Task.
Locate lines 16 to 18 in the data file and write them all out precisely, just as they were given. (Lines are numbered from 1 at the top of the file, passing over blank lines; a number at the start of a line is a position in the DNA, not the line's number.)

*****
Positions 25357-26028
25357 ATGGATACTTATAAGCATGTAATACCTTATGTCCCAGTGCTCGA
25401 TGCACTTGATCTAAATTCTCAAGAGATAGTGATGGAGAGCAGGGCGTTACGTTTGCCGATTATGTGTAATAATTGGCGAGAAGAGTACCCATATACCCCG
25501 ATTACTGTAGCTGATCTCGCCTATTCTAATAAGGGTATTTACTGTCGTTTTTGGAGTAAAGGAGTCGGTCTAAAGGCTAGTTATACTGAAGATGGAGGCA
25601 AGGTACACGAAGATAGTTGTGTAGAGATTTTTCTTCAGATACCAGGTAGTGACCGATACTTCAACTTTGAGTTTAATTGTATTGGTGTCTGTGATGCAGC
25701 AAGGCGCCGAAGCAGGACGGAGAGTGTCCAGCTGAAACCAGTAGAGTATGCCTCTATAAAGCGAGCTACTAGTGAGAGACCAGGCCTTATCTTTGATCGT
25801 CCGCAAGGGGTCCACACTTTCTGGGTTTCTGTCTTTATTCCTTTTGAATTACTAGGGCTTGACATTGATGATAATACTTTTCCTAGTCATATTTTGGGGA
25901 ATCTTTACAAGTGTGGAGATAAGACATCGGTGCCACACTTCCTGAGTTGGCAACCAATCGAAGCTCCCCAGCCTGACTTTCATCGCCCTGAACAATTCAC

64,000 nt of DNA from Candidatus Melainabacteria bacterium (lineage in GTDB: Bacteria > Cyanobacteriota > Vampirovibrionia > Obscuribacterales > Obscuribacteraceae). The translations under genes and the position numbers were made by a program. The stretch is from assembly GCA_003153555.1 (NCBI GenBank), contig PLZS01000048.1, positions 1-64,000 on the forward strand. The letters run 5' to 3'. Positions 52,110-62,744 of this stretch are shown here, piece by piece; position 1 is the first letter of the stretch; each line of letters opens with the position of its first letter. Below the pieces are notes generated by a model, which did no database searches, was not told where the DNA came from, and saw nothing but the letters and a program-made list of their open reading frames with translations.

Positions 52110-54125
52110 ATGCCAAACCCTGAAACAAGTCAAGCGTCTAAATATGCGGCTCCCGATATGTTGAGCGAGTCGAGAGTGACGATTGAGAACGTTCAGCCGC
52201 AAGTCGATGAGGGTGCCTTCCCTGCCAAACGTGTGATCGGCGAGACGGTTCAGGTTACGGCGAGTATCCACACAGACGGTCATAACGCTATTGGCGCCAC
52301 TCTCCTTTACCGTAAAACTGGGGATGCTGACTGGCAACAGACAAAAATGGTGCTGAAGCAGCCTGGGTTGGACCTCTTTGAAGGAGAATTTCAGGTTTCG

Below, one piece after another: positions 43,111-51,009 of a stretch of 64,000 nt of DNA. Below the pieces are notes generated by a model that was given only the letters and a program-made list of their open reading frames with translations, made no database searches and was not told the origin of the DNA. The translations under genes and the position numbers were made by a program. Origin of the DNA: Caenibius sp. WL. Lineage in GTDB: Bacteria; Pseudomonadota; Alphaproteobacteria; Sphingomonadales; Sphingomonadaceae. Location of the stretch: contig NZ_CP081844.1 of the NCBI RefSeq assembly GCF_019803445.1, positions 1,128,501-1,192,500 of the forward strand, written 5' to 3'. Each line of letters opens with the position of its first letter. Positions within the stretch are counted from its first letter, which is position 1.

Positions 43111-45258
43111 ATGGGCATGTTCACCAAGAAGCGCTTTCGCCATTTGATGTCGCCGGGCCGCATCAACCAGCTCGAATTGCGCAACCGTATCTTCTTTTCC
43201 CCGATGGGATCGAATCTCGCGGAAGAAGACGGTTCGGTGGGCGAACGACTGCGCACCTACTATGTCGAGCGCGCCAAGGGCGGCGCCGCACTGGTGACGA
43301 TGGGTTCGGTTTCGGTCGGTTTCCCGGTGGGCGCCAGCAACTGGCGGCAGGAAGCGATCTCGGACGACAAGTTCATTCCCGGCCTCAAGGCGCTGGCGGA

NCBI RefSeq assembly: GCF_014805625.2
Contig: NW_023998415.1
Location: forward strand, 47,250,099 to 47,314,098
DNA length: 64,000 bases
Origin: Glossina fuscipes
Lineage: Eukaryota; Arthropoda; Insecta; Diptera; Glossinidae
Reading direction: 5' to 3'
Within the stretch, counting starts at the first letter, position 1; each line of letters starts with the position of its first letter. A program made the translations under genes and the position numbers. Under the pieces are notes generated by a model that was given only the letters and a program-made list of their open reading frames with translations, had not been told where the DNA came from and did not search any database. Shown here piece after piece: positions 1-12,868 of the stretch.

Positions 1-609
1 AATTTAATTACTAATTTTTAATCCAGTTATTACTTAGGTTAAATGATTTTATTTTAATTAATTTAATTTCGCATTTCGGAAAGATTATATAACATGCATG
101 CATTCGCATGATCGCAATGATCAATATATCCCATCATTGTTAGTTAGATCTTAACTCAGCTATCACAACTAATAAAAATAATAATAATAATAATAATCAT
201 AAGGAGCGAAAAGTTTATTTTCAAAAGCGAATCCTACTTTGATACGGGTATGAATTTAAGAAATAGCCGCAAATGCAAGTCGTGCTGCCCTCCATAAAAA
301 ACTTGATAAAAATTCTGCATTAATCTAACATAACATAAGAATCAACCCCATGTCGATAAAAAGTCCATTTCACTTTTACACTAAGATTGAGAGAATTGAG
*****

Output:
43111 ATGGGCATGTTCACCAAGAAGCGCTTTCGCCATTTGATGTCGCCGGGCCGCATCAACCAGCTCGAATTGCGCAACCGTATCTTCTTTTCC
43201 CCGATGGGATCGAATCTCGCGGAAGAAGACGGTTCGGTGGGCGAACGACTGCGCACCTACTATGTCGAGCGCGCCAAGGGCGGCGCCGCACTGGTGACGA
43301 TGGGTTCGGTTTCGGTCGGTTTCCCGGTGGGCGCCAGCAACTGGCGGCAGGAAGCGATCTCGGACGACAAGTTCATTCCCGGCCTCAAGGCGCTGGCGGA